Although many villains spanning the Dragon Ball series are obsessed with power, chaos, and destruction, this was not entirely the case with Dragon Ball GT‘s Baby. As the (then) lone survivor of the Tuffle race, which was wiped out by the Saiyans with whom they shared Planet Vegeta, Baby’s desire for vengeance against the remaining Saiyans had plenty of justification. In fact, the saga unpacked quite a bit of the lore behind the Saiyan-Tuffle war and established the enhanced parasites that would infect most of the Earth.
Although the war was still ongoing, its eventual outcome was clear — the Tuffles’ science and technology would not survive against the Saiyans’ brutal killer instinct. In response, Baby created genetically enhanced organisms and infused them with the Tuffle King’s DNA, spreading them across the universe with the hope of one day destroying the Saiyans in return for annihilating his fellow Tuffles. Although GT is widely panned by the Dragon Ball fandom and not considered canon, this saga still brought some creative ideas to a history that had been rarely explored up to that point.
Thanks to modifications by his creator Dr. Myuu (who, in a weird twist, was created by Baby himself), Baby could manipulate his body into liquid form to enter another person’s body and control them — leading to the horrifying image of Baby appearing like a wart on Vegeta’s face before becoming Baby Vegeta. There were more uncomfortable moments later on, when Baby’s Golden Oozaru form repeatedly expands and contracts thanks to Majuub powering up from directly inside the giant ape’s body.
Grossness aside, is Baby justified in his quest to seek out and eliminate the last living Saiyans? On one hand, it’s natural to harbor hatred and a desire for revenge against the race that destroyed the Tuffles and forced him away from his home planet. On the other, the reveal of his long-term Universal Tuffleization Plan fully exposed that his sadistic tendencies extended far beyond merely killing a few Saiyans — Saiyans who, it should be noted, had nothing to do with a previous generation’s war. The sympathy lessens as Baby gradually grows into a classic genocidal villain bent on ruling the universe and uses his parasites to infect the wholly innocent Earthlings.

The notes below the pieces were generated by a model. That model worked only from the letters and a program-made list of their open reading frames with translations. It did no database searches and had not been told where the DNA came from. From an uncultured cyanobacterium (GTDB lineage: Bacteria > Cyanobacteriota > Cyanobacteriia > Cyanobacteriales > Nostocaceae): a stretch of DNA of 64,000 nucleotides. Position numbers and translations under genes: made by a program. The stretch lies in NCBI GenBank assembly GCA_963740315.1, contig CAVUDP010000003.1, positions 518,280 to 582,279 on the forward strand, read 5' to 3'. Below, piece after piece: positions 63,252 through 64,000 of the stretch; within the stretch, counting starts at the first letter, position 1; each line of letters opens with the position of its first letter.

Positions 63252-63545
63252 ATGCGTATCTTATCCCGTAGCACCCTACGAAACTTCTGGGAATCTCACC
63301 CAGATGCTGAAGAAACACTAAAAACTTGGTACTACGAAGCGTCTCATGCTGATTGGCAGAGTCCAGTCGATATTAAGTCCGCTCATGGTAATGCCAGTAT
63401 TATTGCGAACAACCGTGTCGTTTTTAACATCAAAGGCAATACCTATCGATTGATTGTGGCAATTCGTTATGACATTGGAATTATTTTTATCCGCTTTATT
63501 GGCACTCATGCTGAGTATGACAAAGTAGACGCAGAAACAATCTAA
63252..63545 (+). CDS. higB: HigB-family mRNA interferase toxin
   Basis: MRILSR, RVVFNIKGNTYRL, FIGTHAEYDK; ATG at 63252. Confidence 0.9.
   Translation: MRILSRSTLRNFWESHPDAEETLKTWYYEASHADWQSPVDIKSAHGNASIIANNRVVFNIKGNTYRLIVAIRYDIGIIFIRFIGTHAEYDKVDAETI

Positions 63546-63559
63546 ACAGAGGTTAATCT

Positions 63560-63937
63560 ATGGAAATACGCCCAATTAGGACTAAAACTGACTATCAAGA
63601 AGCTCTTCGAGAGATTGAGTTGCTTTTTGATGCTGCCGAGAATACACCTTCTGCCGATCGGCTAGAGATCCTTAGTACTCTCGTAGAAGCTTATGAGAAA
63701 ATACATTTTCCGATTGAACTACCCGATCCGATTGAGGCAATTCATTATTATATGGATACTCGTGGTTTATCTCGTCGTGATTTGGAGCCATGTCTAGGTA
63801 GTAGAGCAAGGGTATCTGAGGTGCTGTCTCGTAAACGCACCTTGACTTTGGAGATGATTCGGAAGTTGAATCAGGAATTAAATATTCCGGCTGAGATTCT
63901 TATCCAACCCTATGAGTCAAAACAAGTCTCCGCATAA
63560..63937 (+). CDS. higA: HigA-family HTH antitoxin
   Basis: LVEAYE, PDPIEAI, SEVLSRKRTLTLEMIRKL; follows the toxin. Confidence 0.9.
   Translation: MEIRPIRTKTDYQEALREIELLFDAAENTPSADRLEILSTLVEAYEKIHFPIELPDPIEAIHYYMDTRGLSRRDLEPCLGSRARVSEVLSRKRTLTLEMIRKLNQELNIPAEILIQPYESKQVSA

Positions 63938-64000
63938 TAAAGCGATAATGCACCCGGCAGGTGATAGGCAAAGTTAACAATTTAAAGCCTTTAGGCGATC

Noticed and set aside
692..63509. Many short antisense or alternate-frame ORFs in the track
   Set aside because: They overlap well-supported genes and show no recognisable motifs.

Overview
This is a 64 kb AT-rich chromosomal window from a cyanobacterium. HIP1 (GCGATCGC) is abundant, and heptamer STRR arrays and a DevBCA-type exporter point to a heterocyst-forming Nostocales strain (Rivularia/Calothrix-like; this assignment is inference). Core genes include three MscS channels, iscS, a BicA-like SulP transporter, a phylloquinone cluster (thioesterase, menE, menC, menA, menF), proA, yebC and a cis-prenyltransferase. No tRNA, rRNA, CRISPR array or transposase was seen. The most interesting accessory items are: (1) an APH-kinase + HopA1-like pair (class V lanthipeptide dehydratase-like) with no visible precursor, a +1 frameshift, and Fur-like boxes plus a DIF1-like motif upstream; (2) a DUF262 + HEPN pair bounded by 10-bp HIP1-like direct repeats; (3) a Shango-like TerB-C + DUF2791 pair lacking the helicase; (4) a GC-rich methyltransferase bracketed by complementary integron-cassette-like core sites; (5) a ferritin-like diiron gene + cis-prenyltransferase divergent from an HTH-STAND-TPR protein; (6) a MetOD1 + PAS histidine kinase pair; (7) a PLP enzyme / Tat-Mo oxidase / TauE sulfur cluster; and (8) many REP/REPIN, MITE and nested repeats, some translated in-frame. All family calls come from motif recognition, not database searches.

It would have been interesting if the writers had given Baby a more sympathetic personality, having him aim for diplomacy before battle. This could have led to interesting moments of Vegeta and Goku having to figure out their place in their race’s past mistakes. Considering how much Vegeta had changed by this point and Goku’s endless desire to help others, they almost certainly would have cooperated in some way. Of course, thanks to Baby’s hate-driven power and selfish desires, it became wholly justified to eliminate this modified parasitic version of the Tuffle race.
It’s notable Baby does not appear with the nostalgic host of villains who escape from hell in the “Super Android 17” arc. This was most likely due to the writers having no desire to bring back someone who had just been defeated. That said, Baby would have gone to hell in his weakened original Tuffle state, meaning he could just as easily have been killed again in the afterlife. Either way you look at it, Baby in essence no longer exists in the Dragon Ball universe at that point. It’s a sad ending for a character whose tale began as a victim of war seeking retribution for his race’s demise.
GT is highly divisive among the Dragon Ball fandom, but the show does feature one of the most disgusting and tragic villains in the franchise.